Emily Lakdawalla • Jun 19, 2019
OSIRIS-REx Sets Low-Orbit Record, Enters New Orbital B Mission Phase
Last week, NASA’s OSIRIS-REx asteroid sample-return mission announced that they had achieved an orbit above asteroid Bennu with an altitude of only 680 meters. For context, that’s only a bit taller than the second-tallest skyscraper, the Shanghai Tower, and lower than the height of the Burj Khalifa by 150 meters, according to Wikipedia.
Although OSIRIS-REx’s altitude of 680 meters is low, you could still stick an entire second asteroid Bennu, and then some, between the spacecraft and the surface, because Bennu’s diameter is only 490 meters. From the new orbit, the spacecraft took a photo with its navigational camera. Here it is, as published by the mission:
I played a bit with orientation and contrast to produce the version below. Bennu is so very sharply rocky that I find it hard to produce an image that looks pleasing, at least when the asteroid is lit from the side like it is here. There’s so many shadows on all those angled facets of all those blocks that the image looks “busy” no matter what I do with it.
Why the low orbit? The lower a spacecraft flies, the more sensitive it is to subtle variations in the gravitational field. OSIRIS-REx needs to map these small lumps and bumps in gravity in order to be able to steer the spacecraft safely to a sample site next year. Also, OSIRIS-REx’s laser altimeter works best and gets the most detailed maps at lower altitudes. This orbit phase—called Orbital B—is therefore all about gravity and topography, though of course the other instruments will ride along, gathering data, especially over potential landing sites. By the end of this phase, in September, the mission should have selected two landing sites, a prime and a backup, and will go on to detailed reconnaissance of those two locations. (For more on the long-term OSIRIS-REx mission plan, read my anticipatory article from last year.)
The mission has been regularly posting photos from earlier mission phases, when the lighting geometry was a bit better. I just love these views of gigantic boulders perched on the horizon. It’s possible to appreciate them aesthetically as well as like a scientist. How would a scientist look at these photos? Ask questions like: how varied are the boulder sizes? How varied are their shapes (angular or rounded), their reflectiveness (bright or dark), and their textures (monolithic, or made up of bits of other rock)? Do some of those differences trend together? Are there systematic variations, or are the varied boulders more randomly distributed? And, once in a while, even a scientist will ask herself: how cool is this, that we’re just a skyscraper’s height away from a bouldery asteroid that we’re preparing to land on? If you reeeeally like staring at Bennu’s boulders, you can help the mission out by mapping them! A citizen-scientist Bennu-mapping campaign is running through 10 July at Cosmoquest.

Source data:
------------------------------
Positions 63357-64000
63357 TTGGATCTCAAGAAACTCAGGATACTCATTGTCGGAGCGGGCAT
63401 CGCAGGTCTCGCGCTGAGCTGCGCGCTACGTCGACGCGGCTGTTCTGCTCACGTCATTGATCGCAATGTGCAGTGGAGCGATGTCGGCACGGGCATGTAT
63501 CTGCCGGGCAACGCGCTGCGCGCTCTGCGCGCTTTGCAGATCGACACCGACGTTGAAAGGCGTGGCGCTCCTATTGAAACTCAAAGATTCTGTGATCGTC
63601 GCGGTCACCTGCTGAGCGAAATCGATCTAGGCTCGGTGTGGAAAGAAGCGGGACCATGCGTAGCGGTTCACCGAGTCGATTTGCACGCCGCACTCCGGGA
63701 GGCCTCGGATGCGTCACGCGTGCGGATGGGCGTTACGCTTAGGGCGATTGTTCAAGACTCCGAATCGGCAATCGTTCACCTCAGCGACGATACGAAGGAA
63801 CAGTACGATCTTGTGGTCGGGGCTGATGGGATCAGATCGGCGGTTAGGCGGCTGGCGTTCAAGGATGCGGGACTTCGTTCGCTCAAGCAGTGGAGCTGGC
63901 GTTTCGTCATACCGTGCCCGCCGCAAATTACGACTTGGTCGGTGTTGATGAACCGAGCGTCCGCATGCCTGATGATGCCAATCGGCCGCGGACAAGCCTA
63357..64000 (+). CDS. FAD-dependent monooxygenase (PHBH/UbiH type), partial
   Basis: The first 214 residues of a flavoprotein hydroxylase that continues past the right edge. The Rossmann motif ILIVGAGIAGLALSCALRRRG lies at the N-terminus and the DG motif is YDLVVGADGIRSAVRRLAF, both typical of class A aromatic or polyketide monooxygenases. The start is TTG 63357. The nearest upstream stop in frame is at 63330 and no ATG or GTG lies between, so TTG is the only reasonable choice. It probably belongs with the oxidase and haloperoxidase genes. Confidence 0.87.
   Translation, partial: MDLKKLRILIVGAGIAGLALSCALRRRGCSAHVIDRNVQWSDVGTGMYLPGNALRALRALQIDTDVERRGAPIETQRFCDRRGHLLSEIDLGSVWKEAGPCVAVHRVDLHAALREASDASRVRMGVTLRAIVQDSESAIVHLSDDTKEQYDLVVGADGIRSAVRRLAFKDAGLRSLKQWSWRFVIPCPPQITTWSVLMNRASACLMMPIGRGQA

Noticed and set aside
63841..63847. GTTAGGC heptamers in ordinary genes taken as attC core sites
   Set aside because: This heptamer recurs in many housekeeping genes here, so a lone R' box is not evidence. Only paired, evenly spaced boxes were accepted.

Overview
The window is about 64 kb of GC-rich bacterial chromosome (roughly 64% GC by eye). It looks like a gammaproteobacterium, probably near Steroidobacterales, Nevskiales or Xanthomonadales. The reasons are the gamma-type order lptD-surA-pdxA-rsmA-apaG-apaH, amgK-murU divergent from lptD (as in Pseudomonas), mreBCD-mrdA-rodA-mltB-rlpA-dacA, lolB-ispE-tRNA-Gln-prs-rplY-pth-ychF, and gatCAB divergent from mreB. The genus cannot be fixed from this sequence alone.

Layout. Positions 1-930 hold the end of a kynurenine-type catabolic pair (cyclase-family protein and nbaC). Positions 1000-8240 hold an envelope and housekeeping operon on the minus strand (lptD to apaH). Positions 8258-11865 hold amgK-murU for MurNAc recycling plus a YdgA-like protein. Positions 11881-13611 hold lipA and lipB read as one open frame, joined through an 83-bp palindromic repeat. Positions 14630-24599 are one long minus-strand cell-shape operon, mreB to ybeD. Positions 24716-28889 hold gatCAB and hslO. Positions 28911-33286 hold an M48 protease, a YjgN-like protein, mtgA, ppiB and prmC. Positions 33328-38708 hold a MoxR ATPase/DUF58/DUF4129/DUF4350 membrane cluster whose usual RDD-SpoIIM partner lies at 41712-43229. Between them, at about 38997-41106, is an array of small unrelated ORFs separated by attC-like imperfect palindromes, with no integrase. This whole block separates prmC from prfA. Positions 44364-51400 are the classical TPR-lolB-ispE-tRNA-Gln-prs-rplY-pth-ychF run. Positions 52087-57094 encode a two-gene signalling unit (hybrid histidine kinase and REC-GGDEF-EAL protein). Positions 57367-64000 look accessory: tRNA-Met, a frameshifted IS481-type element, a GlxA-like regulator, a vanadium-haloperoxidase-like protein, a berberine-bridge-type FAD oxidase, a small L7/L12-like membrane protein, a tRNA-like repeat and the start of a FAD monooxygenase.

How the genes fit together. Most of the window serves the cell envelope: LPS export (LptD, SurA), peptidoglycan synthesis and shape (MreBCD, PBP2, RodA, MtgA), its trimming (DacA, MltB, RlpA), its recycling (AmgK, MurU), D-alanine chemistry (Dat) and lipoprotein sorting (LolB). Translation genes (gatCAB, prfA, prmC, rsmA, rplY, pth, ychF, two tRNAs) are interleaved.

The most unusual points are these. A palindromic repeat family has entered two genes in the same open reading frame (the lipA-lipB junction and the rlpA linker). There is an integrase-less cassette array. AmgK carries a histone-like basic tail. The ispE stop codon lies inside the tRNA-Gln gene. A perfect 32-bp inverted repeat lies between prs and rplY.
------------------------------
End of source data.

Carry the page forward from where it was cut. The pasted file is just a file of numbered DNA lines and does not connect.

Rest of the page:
I’ll tell you the main thing I notice: many of the very darkest boulders also seem to be conglomerates, made up of other bits of rock. How I would love to hover by those boulders with a geologist’s hammer, using my pick to pry them apart and see what’s inside. It’s likely a mishmash of stuff from all over the ancient asteroid belt, jumbled up, thrown together, and tossed away, like an archaeological midden. Except instead of broken pots and animal bones, it’s broken asteroids and carbonaceous gunk and pre-solar-system dust.
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